There are moments that sneak upon me, seize my collar and thump me on the head with a leaden cosh. It is the bathroom moment reincarnated for a new self. It is not the walls, the never-ending drip of the tap, nor the ceiling moving down upon me. The phantoms of the past have morphed into the pressures of the present. Black humour would explain it or big fat fate whose previous predictions are in need to being revived and revisited upon the forgetful and indifferent. Don’t get cosy when things seem to be going well.
It was Friday night and the wonderful haze of the weekend was settling upon me. My wife was out somewhere with my daughters and I chose to do something that I hadn’t done for a while. I was going to phone my mother. Since the death of my father, relations with the rest of my relations, in the original family, had become a little strained. It’s the old sister and daughter-in-law scenario with a level of antipathy that flows through the silence imposed by distance and the prohibitive cost of phone calls. Sophie thinks they don’t really care, that we are too far from their everyday lives to be considered. I think it’s true. I have always been the strange sheep in the family and that has never changed. My need to be accepted has morphed into acceptance; that was the way of things. Sophie, who comes from a less conventional family structure, feels a little betrayed; she too is an outsider. Sometimes, however, there grows a need to confide in individuals who share the same DNA. So, as the wife was out, I thought I would phone home, the old home.
On the way back from the trenches, it’s best to forget about old battles. It’s best to breathe, take stock; allow the moment to just happen. Don’t think. Don’t act. Don’t call. With the memory of a particular Year 9 class still reverberating within me, I decided to seek some words of solace and had decided to seek them from my mother.
The last time I had spoken to her after a particularly bad experience was when I had been in the police. I had witnessed the arrest and humiliation of a young black boy. He had been suspected of stealing from a local shop and had been detained by the owner of the premises. During the course of this, the boy had started to behave strangely, a mixture of confusion and fear translating into something that appeared to be aggression. When we, the local constabulary, were called to the scene, a small group of interested bystanders had gathered. For Laurel and Hardy, my fellow officers and trusted colleagues, this was just the provocation needed for a little assertion of their legal powers. What could have been sorted with an understanding word of sanity became a mass brawl and a brutal depiction of institutional racism. It was a sobbing younger-self who phoned from the capital that night seeking similar solace and it was a similar response that that younger-self received. After a few empathetic noises,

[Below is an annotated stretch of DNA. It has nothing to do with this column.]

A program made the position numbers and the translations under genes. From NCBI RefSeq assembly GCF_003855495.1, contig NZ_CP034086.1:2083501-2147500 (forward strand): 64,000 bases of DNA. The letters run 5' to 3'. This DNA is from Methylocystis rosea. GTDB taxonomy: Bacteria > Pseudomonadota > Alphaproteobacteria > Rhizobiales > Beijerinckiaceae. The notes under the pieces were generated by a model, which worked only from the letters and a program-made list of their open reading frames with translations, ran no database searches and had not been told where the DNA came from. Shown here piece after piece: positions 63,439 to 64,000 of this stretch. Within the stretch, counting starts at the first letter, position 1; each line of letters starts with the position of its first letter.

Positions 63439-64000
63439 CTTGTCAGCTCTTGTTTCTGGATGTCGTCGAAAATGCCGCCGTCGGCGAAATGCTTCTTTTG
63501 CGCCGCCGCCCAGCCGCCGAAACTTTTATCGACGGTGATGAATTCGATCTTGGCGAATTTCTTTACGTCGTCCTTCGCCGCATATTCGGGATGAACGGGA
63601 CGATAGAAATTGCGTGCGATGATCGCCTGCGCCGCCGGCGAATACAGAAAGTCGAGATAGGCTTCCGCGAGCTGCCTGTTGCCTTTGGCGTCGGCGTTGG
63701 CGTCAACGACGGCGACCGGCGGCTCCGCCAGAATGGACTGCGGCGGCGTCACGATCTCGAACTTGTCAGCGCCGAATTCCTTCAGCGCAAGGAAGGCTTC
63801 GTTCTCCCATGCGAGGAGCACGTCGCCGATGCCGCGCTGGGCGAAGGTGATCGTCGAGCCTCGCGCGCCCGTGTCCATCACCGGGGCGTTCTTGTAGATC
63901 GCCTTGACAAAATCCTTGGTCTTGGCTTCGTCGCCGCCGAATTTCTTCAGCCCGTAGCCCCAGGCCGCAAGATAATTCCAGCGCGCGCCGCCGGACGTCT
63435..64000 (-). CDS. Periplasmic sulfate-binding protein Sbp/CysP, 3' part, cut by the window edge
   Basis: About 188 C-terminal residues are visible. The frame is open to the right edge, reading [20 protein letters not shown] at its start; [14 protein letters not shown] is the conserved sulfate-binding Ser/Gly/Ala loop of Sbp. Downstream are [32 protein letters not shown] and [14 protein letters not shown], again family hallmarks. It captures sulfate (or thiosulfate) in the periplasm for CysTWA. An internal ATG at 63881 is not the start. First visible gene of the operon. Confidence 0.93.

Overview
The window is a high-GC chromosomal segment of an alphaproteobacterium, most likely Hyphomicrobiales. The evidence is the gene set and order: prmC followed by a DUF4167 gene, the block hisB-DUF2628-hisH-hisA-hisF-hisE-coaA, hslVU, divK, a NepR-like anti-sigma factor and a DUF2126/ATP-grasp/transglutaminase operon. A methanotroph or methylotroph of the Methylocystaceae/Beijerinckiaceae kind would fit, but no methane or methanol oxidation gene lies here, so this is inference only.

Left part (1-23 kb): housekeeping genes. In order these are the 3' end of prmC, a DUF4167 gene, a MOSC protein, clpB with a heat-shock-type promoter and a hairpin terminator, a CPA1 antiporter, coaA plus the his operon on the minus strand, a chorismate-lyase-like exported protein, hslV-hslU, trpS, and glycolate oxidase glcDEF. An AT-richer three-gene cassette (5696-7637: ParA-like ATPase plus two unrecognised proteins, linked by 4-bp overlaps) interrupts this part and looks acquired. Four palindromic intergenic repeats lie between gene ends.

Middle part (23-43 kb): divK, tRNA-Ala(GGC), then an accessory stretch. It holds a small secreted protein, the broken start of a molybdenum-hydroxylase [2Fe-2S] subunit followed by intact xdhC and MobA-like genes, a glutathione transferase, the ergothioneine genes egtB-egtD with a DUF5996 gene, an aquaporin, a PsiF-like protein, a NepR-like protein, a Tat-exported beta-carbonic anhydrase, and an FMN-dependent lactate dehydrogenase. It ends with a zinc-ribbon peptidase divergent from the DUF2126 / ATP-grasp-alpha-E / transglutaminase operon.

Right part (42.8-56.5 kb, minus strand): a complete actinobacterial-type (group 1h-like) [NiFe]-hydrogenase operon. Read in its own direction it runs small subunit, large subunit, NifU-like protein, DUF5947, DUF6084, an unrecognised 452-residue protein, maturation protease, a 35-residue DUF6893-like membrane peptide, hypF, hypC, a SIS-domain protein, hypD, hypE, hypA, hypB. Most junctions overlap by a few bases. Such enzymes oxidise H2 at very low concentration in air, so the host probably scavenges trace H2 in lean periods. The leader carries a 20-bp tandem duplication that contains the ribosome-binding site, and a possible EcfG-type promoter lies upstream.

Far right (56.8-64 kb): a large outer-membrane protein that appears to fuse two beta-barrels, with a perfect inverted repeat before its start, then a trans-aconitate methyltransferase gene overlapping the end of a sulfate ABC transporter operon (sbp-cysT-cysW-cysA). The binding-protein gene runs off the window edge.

“You’re dad’s not in.”
This time, I knew my dad was not in; he was over five years underground.
“You never tell your mother how things really are!” My wife’s remarks reminded me.
The doctor had originally signed me off with anxiety disorder. I thought I was okay, exhausted but okay, whereas she thought that I was in some sort of peril. She gave me strong drugs and signed me off for a rolling period. It was good by me and I decided to attempt to return myself to a state of being that I fancied I had enjoyed at some earlier stage. Golden Ages?
After a while, I was taken off the strong drugs but continued with the others. After about six months of these, I occasionally forget to reorder and that leaves a gap between one prescription finishing and another beginning. Gaps aren’t good, even if you are just the tiniest bit dubious about the actual beneficial effects of the prescribed medication in combating the issue they were given for. So, after missing almost a week of the things, I finally reintroduced them into my system.
Anxiety is a creep.
It doesn’t announce itself in a sudden and calamitous collapse, a scream of fear or a strong desire to run into a corner and huddle up. No, anxiety hangs around like a phantom that exists somewhere in the corner of the eye; or in the shadows. My body has developed its symptoms, but my brain often misses them.
It was the end of a school week and I had the nonchalant calmness that almost twenty-five years in the job have bestowed upon me. It had persuaded me that everything would be fine. I had trained my classes and they respected me. No longer a mere supply teacher, I had moved into the field of educator. This Friday, however, brought about a change in a number of groups who I had been teaching. They were skittish, unresponsive and incredibly talkative. My initial thoughts that this was not a problem were to come back and slap me around the face. Year 7s and 8s had been bad enough but they were nothing compared to Year 9 who entered the classroom like a rampaging army reclaiming lost ground.
I was tired and probably complacent. I knew that I could handle it. As usual, I set out the exercise books on a table in an attempt to manage potential disruption. I was going to place a trouble-maker in another room, so that he could finish an assessment that everyone else had already done. There were a number of good students in the group, but this was matched by a number of disinterested and disengaged ones. A number of boys wanted to mess about while an equal number of girls just wanted to ignore anything that this cocky old supply was trying to teach them. The noise level was different from what I had expected it to be and this put me on the wrong foot from the very moment that they descended. I was on edge. Anxiety had crept into the room and was standing behind me. The kids could see it even if I couldn’t. I didn’t even notice the appearance of the shadows circling me.